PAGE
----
Reporters Without Borders said today it was concerned that Victor Ramos, a cartoonist for the Panamanian daily La Prensa, faced up to two years in jail for "damaging the reputation" of former President Ernesto Pérez Balladares.
"It is outrageous that someone who draws a cartoon can be sent to prison," Reporters Without Borders secretary-general Robert Ménard said in a letter to Panamanian chief justice Adan Arnulfo Arjona, urging him to ensure the case against Ramos was dropped.
He said he was "shocked" by the charge of "damage to reputation," which could be interpreted subjectively and arbitrarily." He pointed out that criminalising what journalists said was an attack on the free flow of information guaranteed under Article 19 of the International Covenant on Civil and Political Rights, which Panama has ratified.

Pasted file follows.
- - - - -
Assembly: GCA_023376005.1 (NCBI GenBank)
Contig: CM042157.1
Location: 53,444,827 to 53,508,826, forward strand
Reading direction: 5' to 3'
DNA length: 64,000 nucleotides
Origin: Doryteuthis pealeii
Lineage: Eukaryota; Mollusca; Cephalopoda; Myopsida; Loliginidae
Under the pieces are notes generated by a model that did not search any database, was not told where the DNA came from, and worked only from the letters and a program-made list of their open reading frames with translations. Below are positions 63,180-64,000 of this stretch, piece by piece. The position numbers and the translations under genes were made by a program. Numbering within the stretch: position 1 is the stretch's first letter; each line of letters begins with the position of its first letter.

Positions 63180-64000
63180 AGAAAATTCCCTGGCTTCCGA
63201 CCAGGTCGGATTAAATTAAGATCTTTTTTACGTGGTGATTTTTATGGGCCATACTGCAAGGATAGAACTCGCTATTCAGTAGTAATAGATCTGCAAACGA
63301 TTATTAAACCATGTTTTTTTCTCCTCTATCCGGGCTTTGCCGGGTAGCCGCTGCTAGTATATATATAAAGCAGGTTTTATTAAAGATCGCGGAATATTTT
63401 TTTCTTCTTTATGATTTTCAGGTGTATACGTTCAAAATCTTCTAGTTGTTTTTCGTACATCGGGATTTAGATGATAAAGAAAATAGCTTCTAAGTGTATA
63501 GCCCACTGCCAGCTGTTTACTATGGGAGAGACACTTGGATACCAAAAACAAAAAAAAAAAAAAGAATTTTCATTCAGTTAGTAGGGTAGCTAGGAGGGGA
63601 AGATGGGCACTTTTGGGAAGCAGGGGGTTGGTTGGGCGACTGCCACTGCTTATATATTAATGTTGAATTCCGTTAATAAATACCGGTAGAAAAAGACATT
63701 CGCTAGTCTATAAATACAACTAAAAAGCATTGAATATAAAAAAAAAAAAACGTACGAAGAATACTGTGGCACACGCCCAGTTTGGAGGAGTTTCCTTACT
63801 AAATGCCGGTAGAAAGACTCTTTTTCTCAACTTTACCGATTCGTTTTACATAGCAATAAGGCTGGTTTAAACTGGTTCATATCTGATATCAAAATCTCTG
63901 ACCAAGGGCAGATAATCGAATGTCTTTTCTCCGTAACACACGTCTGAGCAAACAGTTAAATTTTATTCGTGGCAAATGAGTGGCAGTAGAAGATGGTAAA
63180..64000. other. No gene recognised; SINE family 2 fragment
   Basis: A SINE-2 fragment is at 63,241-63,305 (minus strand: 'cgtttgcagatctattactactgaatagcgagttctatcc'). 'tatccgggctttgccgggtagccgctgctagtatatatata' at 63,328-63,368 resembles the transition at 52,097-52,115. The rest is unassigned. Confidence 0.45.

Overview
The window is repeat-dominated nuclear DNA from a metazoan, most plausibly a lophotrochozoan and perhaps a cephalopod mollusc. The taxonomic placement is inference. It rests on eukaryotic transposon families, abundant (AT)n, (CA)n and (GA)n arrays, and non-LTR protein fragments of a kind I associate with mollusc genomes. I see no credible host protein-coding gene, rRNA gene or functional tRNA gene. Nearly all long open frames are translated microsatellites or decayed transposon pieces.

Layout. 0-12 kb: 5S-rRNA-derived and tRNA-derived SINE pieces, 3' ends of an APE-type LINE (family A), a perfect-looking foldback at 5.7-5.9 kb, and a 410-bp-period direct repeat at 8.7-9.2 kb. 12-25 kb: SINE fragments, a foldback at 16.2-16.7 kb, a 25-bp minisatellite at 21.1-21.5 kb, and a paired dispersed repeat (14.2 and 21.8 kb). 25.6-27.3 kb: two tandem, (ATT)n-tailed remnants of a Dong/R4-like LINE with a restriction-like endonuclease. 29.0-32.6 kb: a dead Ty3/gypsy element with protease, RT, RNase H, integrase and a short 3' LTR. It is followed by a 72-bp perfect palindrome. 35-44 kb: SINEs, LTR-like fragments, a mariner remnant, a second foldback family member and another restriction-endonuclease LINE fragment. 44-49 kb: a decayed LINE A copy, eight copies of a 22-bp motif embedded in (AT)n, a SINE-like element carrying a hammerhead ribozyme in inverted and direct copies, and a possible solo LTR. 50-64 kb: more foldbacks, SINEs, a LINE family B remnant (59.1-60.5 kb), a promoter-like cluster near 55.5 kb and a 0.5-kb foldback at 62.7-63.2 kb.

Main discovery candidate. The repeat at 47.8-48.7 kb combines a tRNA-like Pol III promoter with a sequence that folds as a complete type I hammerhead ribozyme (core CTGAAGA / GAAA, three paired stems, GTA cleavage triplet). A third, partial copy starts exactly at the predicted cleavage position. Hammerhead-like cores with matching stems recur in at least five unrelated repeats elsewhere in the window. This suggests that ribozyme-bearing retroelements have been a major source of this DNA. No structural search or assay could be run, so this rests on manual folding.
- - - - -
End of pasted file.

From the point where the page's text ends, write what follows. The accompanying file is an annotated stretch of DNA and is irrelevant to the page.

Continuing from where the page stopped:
Ramos is due to appear in court on June 7 to answer the charge, which arose from a cartoon published last April 11 criticising Balladares for incompetence while in power.
Another of La Prensa’s cartoonists, Julio Enrique Briceño, has been sued since last year for "harming the reputation" of former Christian Democratic Party chief Ricardo Arias Calderón in a cartoon published in December 2000.
The UN Special Rapporteur on Freedom of Expression said in January 2000 that imprisonment for peacefully expressing an opinion was a clear and serious violation of a person’s human rights. Article 11 of the declaration of principles on freedom of expression adopted by the Inter-American Commission on Human Rights says laws that punish insulting an official are an attack on freedom of expression.